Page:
Although not excessively sweet, Fujiya Milky really comes with a milky flavor. This Japanese candy feels fairly firm when you first put it in your mouth. However, the sweet ball eventually softens and dissolves. Starch syrup, vegetable oil, sugar (johakuto), sweetened condensed milk, fresh cream, salt, milk, and an emulsifier are the main ingredients of Fujiya Milky candies.

16. Matcha Green Tea Raw Chocolate

Matcha Green Tea Raw Chocolate
MATCHA GREEN TEA RAW CHOCOLATE

Nama (raw) chocolate is used to make the very first matcha confection and amazing Japanese candy. So, it is one of the greatest and tastiest inventions of the Itohkyemon people. A gorgeous green matcha powder that was specifically chosen and ground for this product is placed on a brick-shaped piece of raw white chocolate.

Matcha’s flavor and bitterness blend beautifully with the rich, less sweet white chocolate without being overpowered. Every item is hand-wrapped in washi (Japanese paper), making it ideal for gifts. While golden washi exudes elegance, dark green washi symbolizes a rich matcha flavor. 

Each piece of chocolate may be easily consumed with the help of the connected Kuromoji, which is a wooden pick used for picking up and eating the Japanese delicacy. A Japanese tea shop called Itohkyuemon was founded in Uji, Kyoto, in 1832, and it is known for its green tea and matcha pastries.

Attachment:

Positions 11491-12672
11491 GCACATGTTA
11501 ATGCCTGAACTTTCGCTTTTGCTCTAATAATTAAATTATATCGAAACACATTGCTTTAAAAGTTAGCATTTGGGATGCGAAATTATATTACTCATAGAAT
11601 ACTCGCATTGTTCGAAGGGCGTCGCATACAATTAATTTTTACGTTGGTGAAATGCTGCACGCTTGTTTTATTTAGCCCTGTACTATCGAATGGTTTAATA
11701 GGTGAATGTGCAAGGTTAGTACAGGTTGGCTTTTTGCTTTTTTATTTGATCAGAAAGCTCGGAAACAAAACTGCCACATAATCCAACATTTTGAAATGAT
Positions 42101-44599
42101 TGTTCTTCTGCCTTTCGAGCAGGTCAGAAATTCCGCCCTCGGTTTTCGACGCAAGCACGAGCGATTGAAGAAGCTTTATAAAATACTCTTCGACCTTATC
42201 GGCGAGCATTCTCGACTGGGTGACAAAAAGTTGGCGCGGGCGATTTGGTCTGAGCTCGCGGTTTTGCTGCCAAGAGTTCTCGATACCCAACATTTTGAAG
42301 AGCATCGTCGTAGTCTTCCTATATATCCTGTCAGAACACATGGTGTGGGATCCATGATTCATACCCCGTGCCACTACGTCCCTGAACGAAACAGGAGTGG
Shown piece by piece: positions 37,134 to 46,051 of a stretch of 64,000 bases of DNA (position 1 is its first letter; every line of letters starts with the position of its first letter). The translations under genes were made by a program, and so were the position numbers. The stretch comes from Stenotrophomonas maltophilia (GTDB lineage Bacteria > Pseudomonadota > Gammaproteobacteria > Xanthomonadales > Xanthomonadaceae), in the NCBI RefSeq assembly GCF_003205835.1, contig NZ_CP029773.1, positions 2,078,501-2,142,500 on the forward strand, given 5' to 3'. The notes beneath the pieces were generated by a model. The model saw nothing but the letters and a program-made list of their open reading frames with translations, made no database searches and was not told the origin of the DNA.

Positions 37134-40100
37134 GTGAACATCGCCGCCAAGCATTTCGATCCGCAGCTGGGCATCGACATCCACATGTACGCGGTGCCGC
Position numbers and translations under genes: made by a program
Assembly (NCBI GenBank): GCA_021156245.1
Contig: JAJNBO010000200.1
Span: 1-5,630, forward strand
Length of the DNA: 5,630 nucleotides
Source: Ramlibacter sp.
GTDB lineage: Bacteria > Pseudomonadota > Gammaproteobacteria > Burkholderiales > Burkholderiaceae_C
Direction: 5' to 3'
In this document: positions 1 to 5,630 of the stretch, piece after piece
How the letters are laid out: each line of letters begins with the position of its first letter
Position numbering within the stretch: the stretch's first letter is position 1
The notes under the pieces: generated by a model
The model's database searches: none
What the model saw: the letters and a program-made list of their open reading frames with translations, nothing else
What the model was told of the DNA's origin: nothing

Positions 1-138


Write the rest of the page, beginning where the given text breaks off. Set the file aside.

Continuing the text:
17. Tirol Chocolate

Tirol Chocolate
TIROL CHOCOLATE

In late 1962, a corporate division called Tirol Choco began creating mouthwatering Japanese candy. They started by making little chocolate cube sweets that were packaged in cheerful, adorable, and multicolored ways that quickly became a hit with young Japanese children. Having expanded much beyond their original plans, Tirol Chocolate has now made it their goal to spread happiness throughout Asia with their delectable delicacies.

The tagline of Tirol Choco, “One Tirol, One Smile, One Asia,” aptly captures the company’s single focus. Tirol Choco’s numerous varieties and individually wrapped small chocolate bars are well known. 

The firm makes it a point to add hundreds of new tastes or cycle through different combinations each year, so its selection of flavors never becomes boring. In fact, Tirol Choco reportedly introduces more than 20 unique varieties each year. This almost ensures that buyers won’t run out of alternatives since new types continue to appear regularly.

18. Caplico

Caplico
CAPLICO

Even though there aren’t many things that can compare to the joy that an ice cream snack can provide, especially on sweltering summer days, some people like their ice cream without the sting of the ice. It is to Japan’s credit that they have found a way to allow people to experience the same enjoyment of eating an ice cream cone without the necessity for the dessert to be cold.